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What is the cell viability count?

In general, the term viability is the capacity of something to be alive, to develop and reproduce. In biology cell viability count refers to the percentage of the cells in a population that are alive. Typically, when you have a tissue or cluster of cells, a fraction of the cells are naturally dying. Why is a cell viability count important? It is important because it generally acts as an indicator of the health of cells. There are many ways to measure the viability of a cell. You can measure metabolic activity. You can measure the ATP content. Or you can look at toxicity measures such as loss of membrane integrity. The simplest method of obtaining a cell viability count is...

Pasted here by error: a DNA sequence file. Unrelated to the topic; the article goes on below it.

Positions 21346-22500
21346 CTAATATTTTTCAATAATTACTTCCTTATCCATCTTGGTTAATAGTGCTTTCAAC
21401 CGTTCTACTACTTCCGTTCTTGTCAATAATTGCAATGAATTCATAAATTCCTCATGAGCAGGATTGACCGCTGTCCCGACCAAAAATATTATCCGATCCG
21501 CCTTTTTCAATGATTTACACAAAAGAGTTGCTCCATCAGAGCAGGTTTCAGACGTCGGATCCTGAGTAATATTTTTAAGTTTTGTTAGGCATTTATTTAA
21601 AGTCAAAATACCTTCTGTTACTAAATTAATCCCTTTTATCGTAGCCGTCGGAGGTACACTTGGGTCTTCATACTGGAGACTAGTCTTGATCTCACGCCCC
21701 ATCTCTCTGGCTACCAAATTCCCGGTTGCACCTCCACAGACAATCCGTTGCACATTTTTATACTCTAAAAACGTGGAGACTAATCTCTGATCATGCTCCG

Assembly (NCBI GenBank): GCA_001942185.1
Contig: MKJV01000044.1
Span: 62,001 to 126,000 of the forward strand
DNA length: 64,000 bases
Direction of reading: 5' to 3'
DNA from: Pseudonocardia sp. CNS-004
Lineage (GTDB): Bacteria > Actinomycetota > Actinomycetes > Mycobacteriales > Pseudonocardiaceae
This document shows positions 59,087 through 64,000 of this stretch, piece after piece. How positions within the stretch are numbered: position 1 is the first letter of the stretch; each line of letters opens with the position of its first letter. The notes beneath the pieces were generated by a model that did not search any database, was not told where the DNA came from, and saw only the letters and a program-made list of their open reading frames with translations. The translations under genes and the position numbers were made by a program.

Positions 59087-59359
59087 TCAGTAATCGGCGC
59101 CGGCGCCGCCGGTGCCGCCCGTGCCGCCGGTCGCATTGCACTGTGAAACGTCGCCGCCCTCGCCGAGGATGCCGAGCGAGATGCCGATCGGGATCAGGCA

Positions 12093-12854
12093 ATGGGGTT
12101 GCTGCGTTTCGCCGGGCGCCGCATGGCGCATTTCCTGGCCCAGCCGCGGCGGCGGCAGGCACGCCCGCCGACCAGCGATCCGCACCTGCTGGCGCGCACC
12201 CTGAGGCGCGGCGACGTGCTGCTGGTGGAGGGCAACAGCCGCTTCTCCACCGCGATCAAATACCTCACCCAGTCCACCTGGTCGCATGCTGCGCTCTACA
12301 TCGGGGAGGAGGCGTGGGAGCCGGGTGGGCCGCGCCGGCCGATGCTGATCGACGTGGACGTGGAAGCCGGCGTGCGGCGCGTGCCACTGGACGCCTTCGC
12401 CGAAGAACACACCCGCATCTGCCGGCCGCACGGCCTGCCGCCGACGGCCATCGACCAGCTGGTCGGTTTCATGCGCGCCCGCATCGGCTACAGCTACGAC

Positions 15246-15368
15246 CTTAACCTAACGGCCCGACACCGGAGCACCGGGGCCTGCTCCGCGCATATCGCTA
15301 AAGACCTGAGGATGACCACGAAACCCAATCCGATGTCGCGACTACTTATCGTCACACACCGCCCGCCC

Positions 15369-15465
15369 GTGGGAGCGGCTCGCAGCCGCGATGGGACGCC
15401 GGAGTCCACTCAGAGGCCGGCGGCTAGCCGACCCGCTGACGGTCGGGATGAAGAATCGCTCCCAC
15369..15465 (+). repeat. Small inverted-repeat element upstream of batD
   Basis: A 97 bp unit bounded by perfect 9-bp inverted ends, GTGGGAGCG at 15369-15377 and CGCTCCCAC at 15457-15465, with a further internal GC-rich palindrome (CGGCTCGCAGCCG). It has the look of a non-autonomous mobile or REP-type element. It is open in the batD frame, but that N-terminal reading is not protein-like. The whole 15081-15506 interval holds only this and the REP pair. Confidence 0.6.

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Autologous vs Allogeneic – Why Your Cells Matter

To start off, let’s define these two terms. Autologous means obtained from the same individual. Allogeneic references cells or tissues that are genetically dissimilar and immunologically incompatible. Why do these terms matter to Acorn and why do they matter to you? Because your cells will be the next currency in healthcare. The Immune System: The Body’s Security System Allogeneic tissues or cells can pose many risks for transplants. Conditions like acute rejection, chronic rejection, and GVHD can develop as a result. The reason for these negative responses is the immune system. The immune system is an incredibly complex system whose sole job is to make sure only native materials are in the body. Think about it ‘touchpoints’ where the immune...

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